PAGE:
Shepherdstown Tree City USA celebration commemorates Arbor Day, May Day
SHEPHERDSTOWN — Gathering around a Purpleleaf Plum Tree from the West Virginia Division of Forestry, community members celebrated Shepherdstown’s continued designation as a Tree City USA by McMurran Hall on Saturday afternoon.
Honoring Arbor Day, the celebration featured representatives of the U.S. Forest Service, pronouncing the designation, and Mayor Jim Auxer, who read a new tree poem written by Wendy Maddox. The ceremony was followed by Shepherdstown’s May Day celebration, which was shortened this year to a performance of the Maypole Dance.
“This will be the 13th year in a row Shepherdstown will be a Tree City USA,” Auxer said, mentioning the Arbor Day and May Day celebrations have always been held in conjunction with each other. “We pride ourselves on taking care of those trees. We do everything we can to promote the protection of our environment.”
According to Auxer, the Purpleleaf Plum Tree was one of a number of trees given by the WVDF.
“They give us a tree every year,” Auxer said, mentioning the trees are planted to help Shepherdstown keep its designation, maintain its beauty and become a comfortable place for residents to enjoy the outdoors.
Maintaining the Tree City USA designation is left up to Public Works Director Frank Welch, who turns in the paper work every year. Welch said this year’s tree will be placed in a strategic location.
“We’ll probably put this at the Rumsey Monument, where there’s still some open area. We could use some shade out there,” Welch said. “We’ll get that done next week.”
As a member of the town’s Tree Commission Welch works alongside fellow members James Dillon, Carrie Dreary and Chair Lori Roberts.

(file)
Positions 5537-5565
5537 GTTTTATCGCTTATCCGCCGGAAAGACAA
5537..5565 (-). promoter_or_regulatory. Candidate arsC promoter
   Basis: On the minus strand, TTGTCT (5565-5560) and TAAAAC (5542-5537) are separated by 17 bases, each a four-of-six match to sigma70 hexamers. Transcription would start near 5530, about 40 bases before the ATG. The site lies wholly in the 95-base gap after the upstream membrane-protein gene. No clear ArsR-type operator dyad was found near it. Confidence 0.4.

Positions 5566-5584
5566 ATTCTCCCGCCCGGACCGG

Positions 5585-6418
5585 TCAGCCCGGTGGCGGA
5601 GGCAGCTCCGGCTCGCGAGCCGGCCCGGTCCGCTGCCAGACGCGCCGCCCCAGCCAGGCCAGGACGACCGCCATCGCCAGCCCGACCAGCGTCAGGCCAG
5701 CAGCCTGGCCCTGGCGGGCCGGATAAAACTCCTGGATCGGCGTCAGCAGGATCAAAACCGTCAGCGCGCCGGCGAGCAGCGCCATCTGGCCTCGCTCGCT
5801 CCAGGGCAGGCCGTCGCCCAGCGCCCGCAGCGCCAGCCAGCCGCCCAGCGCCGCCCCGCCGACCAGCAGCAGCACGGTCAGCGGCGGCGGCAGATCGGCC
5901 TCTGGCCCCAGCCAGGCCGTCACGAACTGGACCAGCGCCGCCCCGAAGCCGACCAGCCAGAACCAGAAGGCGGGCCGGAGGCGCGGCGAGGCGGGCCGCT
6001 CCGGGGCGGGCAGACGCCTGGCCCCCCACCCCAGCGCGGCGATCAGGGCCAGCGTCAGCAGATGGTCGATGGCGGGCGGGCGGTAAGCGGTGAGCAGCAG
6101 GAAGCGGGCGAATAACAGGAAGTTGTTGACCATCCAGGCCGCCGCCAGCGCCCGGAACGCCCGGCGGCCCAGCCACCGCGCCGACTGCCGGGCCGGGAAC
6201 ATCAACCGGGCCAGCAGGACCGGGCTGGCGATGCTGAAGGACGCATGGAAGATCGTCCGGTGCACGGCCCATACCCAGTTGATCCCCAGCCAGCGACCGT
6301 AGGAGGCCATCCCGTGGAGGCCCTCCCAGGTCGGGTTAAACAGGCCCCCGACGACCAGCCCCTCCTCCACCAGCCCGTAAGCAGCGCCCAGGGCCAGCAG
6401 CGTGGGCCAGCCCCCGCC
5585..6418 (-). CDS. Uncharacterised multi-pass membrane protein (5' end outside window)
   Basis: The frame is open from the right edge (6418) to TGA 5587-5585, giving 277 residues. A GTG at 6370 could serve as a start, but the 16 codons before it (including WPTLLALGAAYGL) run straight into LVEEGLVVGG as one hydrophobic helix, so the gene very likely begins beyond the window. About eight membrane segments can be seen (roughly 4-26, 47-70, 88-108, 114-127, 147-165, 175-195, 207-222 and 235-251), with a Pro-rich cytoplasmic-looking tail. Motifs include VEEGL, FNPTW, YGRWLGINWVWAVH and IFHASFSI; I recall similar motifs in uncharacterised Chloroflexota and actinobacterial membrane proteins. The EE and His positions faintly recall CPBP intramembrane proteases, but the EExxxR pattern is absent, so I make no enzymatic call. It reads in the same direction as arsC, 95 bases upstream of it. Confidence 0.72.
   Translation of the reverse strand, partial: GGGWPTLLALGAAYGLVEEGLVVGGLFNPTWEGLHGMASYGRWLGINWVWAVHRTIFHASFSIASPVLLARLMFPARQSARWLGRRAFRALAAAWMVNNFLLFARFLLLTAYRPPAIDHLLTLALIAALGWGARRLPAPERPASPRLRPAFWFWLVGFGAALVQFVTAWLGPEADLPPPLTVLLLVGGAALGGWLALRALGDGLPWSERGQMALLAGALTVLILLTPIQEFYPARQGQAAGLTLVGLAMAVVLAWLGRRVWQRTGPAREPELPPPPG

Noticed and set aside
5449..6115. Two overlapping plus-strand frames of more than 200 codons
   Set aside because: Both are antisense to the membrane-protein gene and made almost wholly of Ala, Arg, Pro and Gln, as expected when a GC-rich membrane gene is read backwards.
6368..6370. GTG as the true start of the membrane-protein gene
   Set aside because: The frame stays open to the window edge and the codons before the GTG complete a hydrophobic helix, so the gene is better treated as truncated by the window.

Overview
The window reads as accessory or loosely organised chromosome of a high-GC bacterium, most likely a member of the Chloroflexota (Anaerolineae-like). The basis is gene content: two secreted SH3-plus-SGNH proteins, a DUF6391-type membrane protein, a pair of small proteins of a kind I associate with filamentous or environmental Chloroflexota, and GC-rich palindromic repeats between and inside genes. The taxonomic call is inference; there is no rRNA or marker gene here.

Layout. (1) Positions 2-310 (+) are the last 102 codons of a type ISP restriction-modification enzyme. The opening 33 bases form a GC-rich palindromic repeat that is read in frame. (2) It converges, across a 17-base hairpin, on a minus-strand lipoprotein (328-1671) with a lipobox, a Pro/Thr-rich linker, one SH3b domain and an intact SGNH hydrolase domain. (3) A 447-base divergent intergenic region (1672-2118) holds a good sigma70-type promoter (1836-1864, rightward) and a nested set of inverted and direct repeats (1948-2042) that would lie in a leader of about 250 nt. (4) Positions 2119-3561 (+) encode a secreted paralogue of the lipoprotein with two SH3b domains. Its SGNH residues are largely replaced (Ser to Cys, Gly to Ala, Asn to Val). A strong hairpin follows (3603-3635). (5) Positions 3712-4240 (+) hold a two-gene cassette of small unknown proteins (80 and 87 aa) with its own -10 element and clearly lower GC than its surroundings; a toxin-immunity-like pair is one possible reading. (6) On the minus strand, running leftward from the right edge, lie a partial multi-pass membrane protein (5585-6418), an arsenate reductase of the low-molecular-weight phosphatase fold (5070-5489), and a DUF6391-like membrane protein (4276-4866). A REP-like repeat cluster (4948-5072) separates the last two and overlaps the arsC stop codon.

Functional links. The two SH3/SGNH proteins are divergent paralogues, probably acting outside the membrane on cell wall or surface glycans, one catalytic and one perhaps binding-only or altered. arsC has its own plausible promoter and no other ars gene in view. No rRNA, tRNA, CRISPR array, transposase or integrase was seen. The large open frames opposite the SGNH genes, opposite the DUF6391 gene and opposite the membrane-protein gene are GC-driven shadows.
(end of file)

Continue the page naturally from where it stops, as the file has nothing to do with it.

“We have a really great Tree Commission, we get a lot of work done. We’re all volunteers,” Roberts said, mentioning the commission makes sure Shepherdstown’s trees are cared for. “Since its a commission rather than a committee, the Tree Commission allows us to access to grants, so if we wanted to get a grant to treat our ash trees, we can do that on our own. There are people in town with trees growing onto their homes, and they can fill out an application for us to get it pruned. Other people who need advice on their trees come to our meetings to ask us questions.”
After the Arbor Day and Tree City USA ceremony, ladies in white spun around the maypole, performing the Maypole Dance. Led by dance instructor Laura First, the dancing celebrated the coming of spring.
“This is a tradition we need to hold onto. This is a town that’s full of folklorists and artists and intellectuals,” First said, mentioning her dancers began practicing with her at Rumsey Monument in the beginning of April. “They have so much fun and as soon as they get done practicing, they run around singing.”
While some of the ladies in white were new to the dance, others were veteran Maypole dancers, including Shepherdstown Middle School sixth grader Lucy Meeker.
“I like that people come together here [to the May Day celebration],” Meeker said. “It’s just a day that everyone can come out and have fun.”